Joseph Fels Barnes

From Wikipedia, the free encyclopedia
Jump to navigation Jump to search

Joseph Fels Barnes (1907-1970) was an American journalist.

Background[edit]

Barnes was born in 1907. he graduated from Harvard University in 1927, where he was managing editor and president of the Harvard Crimson. He studied at the London School of Slavonic Studies.[1]

Career[edit]

Barnes worked on staff in the Soviet Union and China at the Institute of Pacific Relations from 1932 to 1934. He was a journalist for the New York Herald Tribune based in Moscow, Berlin, and New York from 1934 to 1948. That was interrupted by service as director of the Office of War Information overseas branch and Voice of America radio show (1941-1944).[citation needed]

Barnes became part-owner (with Bartley Crum) and editor of PM, which soon went out of business and was replaced by the New York Star, where he was editor until it folded in 1949.[1]

Later, Barnes worked as an editor of Simon & Schuster and was a faculty member at Sarah Lawrence College[2]

Often affiliated with left-wing causes, Barnes was accused in the 1950s of being a member of the Communist Party USA by several witnesses, e.g., Whittaker Chambers (1951):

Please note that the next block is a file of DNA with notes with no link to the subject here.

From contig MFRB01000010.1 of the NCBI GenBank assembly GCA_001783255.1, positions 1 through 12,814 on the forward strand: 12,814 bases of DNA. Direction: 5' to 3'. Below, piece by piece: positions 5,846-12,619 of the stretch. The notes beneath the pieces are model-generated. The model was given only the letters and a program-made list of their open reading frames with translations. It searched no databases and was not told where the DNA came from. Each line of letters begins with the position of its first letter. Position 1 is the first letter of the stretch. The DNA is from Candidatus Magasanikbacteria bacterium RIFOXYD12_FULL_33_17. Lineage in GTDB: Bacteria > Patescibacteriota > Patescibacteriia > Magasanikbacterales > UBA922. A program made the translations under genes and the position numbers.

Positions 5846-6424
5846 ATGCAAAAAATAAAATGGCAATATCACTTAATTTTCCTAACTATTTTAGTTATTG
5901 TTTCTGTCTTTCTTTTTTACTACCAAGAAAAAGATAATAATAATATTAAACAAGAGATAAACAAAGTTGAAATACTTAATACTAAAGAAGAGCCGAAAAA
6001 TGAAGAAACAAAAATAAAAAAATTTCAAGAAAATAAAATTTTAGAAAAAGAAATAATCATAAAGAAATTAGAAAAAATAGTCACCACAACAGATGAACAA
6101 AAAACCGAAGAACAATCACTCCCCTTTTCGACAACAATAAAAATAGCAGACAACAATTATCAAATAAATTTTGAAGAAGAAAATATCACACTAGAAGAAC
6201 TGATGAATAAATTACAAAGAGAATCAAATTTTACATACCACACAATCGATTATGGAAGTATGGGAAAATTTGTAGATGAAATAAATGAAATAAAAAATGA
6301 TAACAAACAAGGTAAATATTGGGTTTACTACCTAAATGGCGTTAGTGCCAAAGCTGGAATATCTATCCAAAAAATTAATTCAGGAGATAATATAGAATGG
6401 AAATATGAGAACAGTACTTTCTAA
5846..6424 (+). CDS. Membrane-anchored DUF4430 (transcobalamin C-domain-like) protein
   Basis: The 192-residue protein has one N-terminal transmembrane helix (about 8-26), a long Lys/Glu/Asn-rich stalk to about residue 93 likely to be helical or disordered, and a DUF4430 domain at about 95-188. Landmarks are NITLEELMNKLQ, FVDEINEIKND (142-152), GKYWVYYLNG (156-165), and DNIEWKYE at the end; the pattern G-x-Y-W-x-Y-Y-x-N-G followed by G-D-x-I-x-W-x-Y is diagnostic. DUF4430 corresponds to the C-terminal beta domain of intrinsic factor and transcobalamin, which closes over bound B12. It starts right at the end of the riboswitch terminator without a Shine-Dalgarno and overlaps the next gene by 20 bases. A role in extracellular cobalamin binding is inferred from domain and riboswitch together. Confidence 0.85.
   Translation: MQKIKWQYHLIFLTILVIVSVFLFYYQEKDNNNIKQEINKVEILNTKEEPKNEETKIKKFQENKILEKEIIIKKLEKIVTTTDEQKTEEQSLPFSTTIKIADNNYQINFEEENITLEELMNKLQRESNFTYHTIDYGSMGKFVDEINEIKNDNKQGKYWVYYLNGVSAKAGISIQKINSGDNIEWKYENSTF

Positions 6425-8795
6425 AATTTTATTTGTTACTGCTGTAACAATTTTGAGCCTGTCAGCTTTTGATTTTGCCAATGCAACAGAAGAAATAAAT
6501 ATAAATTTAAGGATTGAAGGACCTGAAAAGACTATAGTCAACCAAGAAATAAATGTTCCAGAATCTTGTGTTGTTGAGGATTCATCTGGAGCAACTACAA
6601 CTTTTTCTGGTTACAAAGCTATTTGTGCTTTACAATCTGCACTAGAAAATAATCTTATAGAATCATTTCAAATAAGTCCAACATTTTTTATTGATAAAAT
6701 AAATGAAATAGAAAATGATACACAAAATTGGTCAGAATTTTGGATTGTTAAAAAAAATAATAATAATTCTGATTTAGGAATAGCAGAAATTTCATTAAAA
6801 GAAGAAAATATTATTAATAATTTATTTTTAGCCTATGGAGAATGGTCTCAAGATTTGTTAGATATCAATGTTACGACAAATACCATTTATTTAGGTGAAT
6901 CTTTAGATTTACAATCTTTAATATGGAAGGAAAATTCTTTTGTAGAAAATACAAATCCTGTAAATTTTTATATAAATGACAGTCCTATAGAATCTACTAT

Whittaker Chambers, confessed former Communist courier, said that a Red leader in 1937 told him that Joseph Barnes, a member of the faculty of Sarah Lawrence College, was a member of a Communist underground cell in New York. Mr. Chambers identified his informant as J. Peters... Mr. Barnes, former foreign editor of the New York Herald Tribune and former secretary of the American Institute of Pacific Relations who is now an editor of Simon & Schuster, New York publishers, denied the accusation – as he has on three previous occasions....[2]

Personal life and death[edit]

He died of cancer in New York City.[citation needed]

Awards[edit]

Works[edit]

Barnes translated The Story Of A Life by Konstantin Paustovsky.[citation needed]

References[edit]

  1. ^ a b "Reminiscences of Joseph Fels Barnes : oral history, 1953". WorldCat. Retrieved 13 May 2012.
  2. ^ a b "Chambers Labels Barnes a Red and Receives a Prompt Denial" (PDF). Herald Statesment. 17 August 1951. Retrieved 13 May 2012.